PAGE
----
Everyone loves a good topwater bite, so knowing how to "walk the dog" is almost mandatory. But what if you could get even more action out of a lure while keeping it in the strike zone?

That's where the new Bill Lewis StutterStep really shines.

"It's a new topwater bait: It looks different, and it is different," Bassmaster Elite Series pro Cliff "Cajun Baby" Crochet said. "It's totally different from any topwater bait on the market."

The StutterStep, which honestly looks a lot like a cocahoe mated with a banana, weighs in at an ounce and can be launched to targets— but once in the water it provides different actions for different situations.

"Obviously, you can see the big tail, and that's the key to one of my favorite retrieves," Crochet said. "It's a retrieve we call 'wag the tail.'

"Throw it out by a piece of cover and with a hard twitch this bait will rotate on its side ... and that big tail will come around and kick a lot of water out. Twitch it real hard again, and it'll come back around again, and that tail will kick a lot of water, cause a lot of commotion."

When Crochet says the lure "comes around," he means the lure will turn 180 degrees. It's just amazing to watch the lure rotate back and forth.

There aren't huge rattles in the lure to make a lot of noise, but that tail sprays enough water as it rotates to look like a struggling baitfish just waiting to be inhaled by a predator.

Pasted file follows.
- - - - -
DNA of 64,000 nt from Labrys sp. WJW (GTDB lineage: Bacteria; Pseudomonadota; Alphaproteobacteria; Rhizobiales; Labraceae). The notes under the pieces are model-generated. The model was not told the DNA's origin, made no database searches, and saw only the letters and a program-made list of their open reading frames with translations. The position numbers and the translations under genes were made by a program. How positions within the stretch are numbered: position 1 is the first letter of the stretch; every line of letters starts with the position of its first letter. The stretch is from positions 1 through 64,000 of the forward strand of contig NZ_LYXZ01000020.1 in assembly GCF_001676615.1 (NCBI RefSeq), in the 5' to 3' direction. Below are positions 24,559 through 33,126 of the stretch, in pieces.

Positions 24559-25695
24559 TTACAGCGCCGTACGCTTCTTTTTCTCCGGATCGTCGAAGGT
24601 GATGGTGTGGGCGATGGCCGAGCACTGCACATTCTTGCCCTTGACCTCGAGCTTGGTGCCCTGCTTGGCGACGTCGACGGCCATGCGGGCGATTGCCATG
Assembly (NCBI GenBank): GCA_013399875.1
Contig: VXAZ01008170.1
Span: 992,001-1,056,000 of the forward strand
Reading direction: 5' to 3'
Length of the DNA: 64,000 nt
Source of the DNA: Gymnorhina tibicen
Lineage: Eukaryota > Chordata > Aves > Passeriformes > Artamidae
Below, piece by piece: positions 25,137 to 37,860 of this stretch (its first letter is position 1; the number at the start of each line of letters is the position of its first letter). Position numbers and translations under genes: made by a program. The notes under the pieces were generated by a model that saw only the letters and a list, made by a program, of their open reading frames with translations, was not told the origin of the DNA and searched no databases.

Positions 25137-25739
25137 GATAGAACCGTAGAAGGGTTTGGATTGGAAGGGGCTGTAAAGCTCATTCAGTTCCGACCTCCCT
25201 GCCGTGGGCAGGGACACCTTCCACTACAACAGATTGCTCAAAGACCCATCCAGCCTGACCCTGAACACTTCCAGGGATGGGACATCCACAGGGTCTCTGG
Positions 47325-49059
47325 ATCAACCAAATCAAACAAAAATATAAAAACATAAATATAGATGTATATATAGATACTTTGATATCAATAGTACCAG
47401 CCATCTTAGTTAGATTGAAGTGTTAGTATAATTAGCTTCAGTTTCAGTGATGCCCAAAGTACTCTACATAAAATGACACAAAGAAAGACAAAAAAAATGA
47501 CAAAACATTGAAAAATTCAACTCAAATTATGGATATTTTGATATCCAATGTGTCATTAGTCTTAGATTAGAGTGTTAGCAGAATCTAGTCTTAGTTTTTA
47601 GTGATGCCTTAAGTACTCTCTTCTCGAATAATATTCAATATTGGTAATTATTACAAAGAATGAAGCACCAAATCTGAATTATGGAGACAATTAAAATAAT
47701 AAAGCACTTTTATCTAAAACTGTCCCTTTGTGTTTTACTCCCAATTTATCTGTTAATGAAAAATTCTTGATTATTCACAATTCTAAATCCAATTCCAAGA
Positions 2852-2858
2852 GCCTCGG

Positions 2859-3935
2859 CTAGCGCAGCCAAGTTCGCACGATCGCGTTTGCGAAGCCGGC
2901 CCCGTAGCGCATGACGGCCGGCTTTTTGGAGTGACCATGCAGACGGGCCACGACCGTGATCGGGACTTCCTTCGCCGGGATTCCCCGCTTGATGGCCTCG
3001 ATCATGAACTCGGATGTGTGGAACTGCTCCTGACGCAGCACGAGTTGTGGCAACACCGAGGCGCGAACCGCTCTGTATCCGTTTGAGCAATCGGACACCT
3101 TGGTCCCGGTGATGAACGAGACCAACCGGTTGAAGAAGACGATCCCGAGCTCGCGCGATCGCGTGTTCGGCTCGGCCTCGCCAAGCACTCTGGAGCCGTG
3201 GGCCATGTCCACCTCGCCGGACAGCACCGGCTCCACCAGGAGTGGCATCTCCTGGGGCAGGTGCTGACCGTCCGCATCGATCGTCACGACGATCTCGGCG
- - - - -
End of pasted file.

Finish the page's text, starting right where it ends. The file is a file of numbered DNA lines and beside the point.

But there's more to this retrieve than just the commotion created as it darts around in circles.

"My favorite thing about that retrieve ... is it's real easy to walk that bait in place," Crochet explained. "So if you throw it on an isolated piece of cover, that bait is going to stay in a small 1-foot area, twitching after twitch after twitch — it won't walk back to you.

"The longer you stay in the strike zone, the more bites you get."

If you are searching for fish and want to cover a lot of water, all you have to do is shoot the lure out and switch up the retrieve.

"... (I)t's a steady retrieve with a small pop in your line, and that bait will come back and kind of snake and walk back to you," Crochet said. "It's a real subtle ... retrieve (for) open water — you can cover a lot of water with it."

Watch the attached video to see the StutterStep in action.

Crochet said he uses Seaguar Senshi mono and Kanzen braid when fishing the lure.

"I haven't really learned anything about line, whether it be monfilament or braid," he said. "I throw both ..... I haven't seen where any one makes a difference.

"Personally, if I'm launching the bait, making long casts, I like 30-, 40-pound braid. If I'm spot-casting at isolated targets, I like mono: It's a little easier to cast, and gives me a little more reaction time — when that fish bites close to me, it gives me a little room for error with the stretch on the mono."